Thursday, 31 January 2013

A wet and windy day of celebration

In a brilliant flash of fore-thought, some of my friends booked an apartment up in Caloundra for the Australia Day long weekend and invited all comers to drive up and enjoy sun, surf, BBQ and beer. It would be a glorious day that would celebrate what we we love about Australia.
However, as we all know, the day was cold, gloomy, rain-lashed and flood-ridden. It was awful. This particularly irritated me as I and my housemate were playing host to British guest who was celebrating his first Australia Day and I wanted it to be glorious and scream AUSTRALIA. Not be borderline Scarborough.

Nevertheless, we headed up the coast in the lashing rain and proceeded to have a pretty classic Australia Day. The only thing that was missing was the sunshine.

My friend Kiki (who just launched a new blog) decorating the Pavlova nice and early, before too much beer was consumed.

Kitsch Australiana: green and gold macarons, enormous glasses and decorative flags.

Applying temporary tattoos. Because on some days, you can leave the class behind.

Wednesday, 30 January 2013

Earworms: A Nightmare for Our Times

Anyone who knows me in real life knows I get songs stuck in my head with alarming regularity. It's a thing; if I hear Robbie Williams on the sound system in a shopping mall, or someone singing a nursery rhyme under their breath, or even if I catch just a snatch of a Miley Cyrus tune from the window of a passing car, sometimes I'm doomed to have it niggling in my brain for hours.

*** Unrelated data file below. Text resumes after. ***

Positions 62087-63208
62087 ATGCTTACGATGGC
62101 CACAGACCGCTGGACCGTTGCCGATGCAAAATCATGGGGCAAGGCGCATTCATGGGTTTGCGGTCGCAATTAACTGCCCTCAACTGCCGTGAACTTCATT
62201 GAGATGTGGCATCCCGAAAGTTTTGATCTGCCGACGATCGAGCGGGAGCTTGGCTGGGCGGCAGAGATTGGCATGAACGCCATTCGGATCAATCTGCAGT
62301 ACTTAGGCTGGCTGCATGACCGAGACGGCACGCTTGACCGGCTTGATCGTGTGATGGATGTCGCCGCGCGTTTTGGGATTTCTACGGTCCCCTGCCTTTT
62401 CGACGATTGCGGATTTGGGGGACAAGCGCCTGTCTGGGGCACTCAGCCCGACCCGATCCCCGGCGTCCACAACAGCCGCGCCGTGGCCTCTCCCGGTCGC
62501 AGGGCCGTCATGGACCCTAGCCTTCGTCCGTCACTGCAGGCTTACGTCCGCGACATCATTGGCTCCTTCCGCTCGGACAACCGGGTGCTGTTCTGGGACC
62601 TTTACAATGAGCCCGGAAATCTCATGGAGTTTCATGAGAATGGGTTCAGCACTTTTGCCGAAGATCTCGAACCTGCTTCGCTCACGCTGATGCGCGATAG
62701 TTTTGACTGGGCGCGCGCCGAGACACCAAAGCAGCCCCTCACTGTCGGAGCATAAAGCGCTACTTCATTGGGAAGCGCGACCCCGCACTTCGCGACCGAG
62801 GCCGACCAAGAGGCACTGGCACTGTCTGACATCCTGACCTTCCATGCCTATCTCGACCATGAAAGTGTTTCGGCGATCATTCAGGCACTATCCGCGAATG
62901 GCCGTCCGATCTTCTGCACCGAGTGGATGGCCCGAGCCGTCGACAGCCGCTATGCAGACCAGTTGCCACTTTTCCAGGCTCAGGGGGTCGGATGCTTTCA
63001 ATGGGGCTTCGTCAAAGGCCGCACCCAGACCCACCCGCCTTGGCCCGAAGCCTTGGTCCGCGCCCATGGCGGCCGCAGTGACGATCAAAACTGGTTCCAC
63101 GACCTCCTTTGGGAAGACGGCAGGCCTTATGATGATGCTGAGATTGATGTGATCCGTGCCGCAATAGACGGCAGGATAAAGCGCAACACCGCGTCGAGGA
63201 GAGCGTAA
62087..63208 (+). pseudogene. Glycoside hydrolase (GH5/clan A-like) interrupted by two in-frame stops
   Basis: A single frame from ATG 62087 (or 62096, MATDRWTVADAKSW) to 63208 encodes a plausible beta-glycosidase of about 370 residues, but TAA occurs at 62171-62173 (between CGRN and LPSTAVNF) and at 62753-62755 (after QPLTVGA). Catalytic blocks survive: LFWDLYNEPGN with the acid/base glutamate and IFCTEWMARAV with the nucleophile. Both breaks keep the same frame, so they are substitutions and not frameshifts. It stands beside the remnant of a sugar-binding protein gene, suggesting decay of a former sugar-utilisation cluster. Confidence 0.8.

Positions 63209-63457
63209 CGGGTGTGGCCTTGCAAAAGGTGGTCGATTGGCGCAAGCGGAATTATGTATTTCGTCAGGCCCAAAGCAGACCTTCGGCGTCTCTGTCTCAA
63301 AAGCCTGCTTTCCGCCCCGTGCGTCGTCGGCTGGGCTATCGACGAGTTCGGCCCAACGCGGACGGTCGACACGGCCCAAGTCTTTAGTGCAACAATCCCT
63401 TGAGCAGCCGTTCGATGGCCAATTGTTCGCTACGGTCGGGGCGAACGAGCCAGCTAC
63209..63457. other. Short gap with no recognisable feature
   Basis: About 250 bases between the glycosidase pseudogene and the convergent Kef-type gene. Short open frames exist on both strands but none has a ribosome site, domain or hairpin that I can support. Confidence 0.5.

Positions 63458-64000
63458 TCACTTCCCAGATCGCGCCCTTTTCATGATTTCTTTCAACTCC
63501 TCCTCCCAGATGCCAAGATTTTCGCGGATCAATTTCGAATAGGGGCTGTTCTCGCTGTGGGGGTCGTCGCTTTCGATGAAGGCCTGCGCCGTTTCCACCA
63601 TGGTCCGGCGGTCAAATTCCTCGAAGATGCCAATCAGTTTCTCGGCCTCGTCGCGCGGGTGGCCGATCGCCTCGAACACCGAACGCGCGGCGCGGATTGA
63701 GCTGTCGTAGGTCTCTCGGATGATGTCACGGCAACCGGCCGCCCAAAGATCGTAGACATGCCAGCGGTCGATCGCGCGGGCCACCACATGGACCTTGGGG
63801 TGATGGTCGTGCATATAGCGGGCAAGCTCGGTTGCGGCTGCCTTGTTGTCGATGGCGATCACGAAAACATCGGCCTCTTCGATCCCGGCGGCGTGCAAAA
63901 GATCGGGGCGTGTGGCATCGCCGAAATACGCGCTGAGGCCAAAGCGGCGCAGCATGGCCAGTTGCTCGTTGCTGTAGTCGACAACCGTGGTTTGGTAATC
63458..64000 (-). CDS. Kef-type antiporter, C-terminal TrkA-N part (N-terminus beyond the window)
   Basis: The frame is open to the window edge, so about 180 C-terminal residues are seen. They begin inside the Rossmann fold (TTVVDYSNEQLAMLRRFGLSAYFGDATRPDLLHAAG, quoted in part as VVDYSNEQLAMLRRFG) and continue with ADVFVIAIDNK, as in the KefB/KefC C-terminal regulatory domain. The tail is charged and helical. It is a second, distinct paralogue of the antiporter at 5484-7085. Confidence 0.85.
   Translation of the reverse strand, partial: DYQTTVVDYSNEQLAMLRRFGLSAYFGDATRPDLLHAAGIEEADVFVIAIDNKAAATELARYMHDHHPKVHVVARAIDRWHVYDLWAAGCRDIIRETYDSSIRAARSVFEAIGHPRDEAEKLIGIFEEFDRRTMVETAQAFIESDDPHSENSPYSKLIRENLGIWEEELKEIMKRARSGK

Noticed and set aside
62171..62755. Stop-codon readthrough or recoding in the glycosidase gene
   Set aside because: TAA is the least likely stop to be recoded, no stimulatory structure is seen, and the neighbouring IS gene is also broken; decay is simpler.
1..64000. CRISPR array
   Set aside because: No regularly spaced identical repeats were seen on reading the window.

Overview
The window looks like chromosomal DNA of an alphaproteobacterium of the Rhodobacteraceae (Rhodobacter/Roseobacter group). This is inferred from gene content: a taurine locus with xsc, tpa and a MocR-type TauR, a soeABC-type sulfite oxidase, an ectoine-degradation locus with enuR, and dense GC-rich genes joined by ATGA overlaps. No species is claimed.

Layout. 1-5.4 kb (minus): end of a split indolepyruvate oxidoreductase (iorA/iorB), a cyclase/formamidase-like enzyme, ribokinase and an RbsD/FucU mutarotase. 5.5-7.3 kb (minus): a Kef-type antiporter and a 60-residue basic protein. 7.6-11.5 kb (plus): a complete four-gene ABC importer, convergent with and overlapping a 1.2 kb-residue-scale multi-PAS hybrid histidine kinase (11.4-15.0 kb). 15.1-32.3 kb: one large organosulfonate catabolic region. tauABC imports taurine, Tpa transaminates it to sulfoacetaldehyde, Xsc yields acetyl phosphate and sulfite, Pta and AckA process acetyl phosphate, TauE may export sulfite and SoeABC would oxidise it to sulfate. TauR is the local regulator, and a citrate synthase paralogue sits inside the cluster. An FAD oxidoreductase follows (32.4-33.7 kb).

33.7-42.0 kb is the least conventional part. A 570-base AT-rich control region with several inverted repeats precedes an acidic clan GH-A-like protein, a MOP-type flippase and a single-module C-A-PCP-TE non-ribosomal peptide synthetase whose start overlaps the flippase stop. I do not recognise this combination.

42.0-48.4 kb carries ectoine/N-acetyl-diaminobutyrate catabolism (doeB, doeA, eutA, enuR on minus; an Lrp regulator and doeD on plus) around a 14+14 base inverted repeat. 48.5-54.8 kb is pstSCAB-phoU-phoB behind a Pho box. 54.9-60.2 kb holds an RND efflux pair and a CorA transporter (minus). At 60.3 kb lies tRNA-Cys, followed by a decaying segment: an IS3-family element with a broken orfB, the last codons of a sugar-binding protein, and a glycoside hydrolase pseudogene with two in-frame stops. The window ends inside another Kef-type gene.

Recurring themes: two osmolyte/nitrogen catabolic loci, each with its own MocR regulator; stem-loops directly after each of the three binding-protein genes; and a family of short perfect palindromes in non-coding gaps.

Sometimes I don't even have to have heard it; sometimes I get a song stuck in my head that I haven't heard in months. I've even woken up in the morning a few times, and had a song stuck in my head before I'm even properly conscious. (Appropriately, this happened most recently with the theme song for Degrassi. Don't go listen to it, though; damn song is catchy!)

According to this article, people try all sorts of things to get rid of ear worms. Listening to other songs, distracting themselves with work (as if that would help), and even not drinking (why would that work?). But, like the pink elephant in the room, trying not to think about the song you've got stuck in your head is actually the worst thing you can do.